journalism. So I do about an article a month or so.
And I started doing this temperance tour, this walking tour of Prohibition-related sites
in Washington, D.C. So if you guys are ever out there, it's a
really fun tour. We see some really unusual sites.
The one I put up here on the screen is the Cogswell Temperance Fountain.
Anybody ever hear of Henry Cogswell? He was a San Francisco dentist, who made his
money during the Gold Rush and part of the temperance movement.
And he financed about 50 of these statues. There's only a handful of them left around
the country, one in Washington, D.C. -- this is the one here from D.C. -- and then one
in New York City, in Tompkins Square Park in Alphabet City, East Village.
There's only a handful that most of them have been torn down since then.
But they were put in very strategic spots around the country to basically signify to
the population, "Drink water, instead of whiskey." Like the one in New York City, it was put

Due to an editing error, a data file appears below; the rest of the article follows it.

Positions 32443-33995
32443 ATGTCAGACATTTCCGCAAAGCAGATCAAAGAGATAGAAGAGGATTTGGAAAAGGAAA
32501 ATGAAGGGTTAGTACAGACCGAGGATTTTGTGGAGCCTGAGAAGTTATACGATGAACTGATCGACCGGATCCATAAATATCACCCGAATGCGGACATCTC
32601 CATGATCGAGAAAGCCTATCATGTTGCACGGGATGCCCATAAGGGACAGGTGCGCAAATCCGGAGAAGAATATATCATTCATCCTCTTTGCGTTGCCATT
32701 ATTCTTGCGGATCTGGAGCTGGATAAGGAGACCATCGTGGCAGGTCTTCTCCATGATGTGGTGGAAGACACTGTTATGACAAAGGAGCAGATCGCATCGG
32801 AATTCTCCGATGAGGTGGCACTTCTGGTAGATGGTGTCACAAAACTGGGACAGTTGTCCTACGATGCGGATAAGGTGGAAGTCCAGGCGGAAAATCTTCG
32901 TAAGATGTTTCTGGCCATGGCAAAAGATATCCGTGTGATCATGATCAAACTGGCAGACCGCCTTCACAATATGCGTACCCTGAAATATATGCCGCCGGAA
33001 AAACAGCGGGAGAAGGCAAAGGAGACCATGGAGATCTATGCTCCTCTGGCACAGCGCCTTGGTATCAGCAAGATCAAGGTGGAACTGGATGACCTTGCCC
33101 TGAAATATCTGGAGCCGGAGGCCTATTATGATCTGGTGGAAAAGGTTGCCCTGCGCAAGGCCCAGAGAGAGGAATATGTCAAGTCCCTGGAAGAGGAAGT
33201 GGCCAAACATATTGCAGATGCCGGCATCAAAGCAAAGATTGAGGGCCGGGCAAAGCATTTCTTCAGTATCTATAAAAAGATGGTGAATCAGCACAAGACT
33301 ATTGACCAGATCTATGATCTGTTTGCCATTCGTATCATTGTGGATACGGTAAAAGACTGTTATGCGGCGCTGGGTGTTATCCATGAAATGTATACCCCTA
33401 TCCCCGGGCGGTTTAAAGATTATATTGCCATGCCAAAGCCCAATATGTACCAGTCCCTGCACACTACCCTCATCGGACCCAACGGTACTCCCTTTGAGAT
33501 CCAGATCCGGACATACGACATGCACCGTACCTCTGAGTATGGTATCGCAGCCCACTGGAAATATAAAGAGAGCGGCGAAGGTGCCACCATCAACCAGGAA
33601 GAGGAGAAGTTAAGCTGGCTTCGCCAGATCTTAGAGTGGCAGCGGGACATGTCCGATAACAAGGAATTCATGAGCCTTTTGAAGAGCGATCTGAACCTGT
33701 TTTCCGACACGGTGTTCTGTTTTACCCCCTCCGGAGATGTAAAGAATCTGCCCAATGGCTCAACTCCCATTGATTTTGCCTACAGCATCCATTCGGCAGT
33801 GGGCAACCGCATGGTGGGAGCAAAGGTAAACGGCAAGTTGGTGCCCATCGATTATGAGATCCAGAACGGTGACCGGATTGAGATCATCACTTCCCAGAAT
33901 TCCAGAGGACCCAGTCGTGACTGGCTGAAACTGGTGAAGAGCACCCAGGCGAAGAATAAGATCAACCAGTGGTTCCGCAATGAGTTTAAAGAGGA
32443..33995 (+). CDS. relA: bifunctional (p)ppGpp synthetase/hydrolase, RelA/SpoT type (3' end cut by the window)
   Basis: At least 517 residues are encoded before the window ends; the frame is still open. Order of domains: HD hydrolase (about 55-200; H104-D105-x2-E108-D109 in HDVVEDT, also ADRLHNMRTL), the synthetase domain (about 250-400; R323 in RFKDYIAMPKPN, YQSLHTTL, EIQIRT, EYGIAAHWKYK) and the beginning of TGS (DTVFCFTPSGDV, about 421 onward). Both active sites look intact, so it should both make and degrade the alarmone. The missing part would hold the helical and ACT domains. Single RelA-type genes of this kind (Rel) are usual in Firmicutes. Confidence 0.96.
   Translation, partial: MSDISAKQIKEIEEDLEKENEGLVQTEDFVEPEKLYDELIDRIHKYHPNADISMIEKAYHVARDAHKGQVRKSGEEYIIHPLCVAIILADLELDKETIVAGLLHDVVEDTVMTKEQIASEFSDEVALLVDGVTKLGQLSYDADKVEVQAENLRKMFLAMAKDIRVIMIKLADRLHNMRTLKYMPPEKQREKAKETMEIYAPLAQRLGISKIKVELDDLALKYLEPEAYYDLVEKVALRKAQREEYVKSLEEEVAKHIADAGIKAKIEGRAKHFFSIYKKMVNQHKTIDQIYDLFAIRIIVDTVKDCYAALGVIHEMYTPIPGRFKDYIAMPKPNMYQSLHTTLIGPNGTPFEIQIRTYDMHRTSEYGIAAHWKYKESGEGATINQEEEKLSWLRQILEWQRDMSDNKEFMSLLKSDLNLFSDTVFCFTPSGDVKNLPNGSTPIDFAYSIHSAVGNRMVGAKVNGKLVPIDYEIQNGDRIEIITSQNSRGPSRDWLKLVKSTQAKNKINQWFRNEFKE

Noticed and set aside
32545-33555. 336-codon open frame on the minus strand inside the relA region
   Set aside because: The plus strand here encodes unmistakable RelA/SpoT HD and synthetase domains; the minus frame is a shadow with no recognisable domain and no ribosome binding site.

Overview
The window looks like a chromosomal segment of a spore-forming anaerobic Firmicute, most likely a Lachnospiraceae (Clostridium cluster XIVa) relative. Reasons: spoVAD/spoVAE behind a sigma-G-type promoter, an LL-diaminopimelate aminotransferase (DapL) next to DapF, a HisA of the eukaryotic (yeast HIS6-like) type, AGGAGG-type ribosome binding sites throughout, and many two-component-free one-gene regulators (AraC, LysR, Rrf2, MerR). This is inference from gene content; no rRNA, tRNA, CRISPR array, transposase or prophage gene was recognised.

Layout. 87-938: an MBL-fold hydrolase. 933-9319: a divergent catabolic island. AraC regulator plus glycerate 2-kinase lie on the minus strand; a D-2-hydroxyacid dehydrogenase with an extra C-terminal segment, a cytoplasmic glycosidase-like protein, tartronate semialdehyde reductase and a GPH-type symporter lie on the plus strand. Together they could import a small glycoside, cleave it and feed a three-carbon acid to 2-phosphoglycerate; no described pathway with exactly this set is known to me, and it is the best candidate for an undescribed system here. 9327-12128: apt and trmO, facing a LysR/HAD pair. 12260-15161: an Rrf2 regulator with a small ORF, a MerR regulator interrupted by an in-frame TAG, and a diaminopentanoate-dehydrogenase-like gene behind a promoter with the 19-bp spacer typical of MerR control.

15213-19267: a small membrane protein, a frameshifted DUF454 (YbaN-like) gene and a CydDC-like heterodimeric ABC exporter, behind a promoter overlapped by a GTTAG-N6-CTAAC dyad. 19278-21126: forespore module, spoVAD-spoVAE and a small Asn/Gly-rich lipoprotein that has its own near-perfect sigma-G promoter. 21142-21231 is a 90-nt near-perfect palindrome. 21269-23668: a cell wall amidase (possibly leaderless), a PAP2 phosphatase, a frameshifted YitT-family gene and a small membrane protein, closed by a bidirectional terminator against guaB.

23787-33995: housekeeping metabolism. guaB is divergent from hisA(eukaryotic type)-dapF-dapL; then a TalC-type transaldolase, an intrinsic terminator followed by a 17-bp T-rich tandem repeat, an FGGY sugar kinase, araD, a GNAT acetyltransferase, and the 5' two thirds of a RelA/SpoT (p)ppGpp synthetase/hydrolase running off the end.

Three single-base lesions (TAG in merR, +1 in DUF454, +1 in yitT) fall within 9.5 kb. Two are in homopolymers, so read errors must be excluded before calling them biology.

in Little Germany -- little neighborhood full of Germans.
So the message was, "Drink water, instead of beer."
So really the point -- it was part of the abstinence only movement at that time.
So again, temperance was this faith-based initiative.
This was the evangelical -- other than abolitionism. You know, the fight to ban slavery in the
country? This was the other, big, social reform movement
of the 19th century. So the evangelical Protestant churches banded
together and decided they needed to do something about the heavy drinking that was going on
and ultimately decided people had to stop drinking altogether.
And that ultimately, of course, led up to Prohibition.
One of the things they questioned was, "What would Jesus drink?" And they went through
the Bible and reinterpreted the Bible. We call this revisionism.
But they decided that, because they were teetotalers, therefore Jesus had to be one as well.
And actually, I grew up hearing this in my own church whereby they would say, "Okay,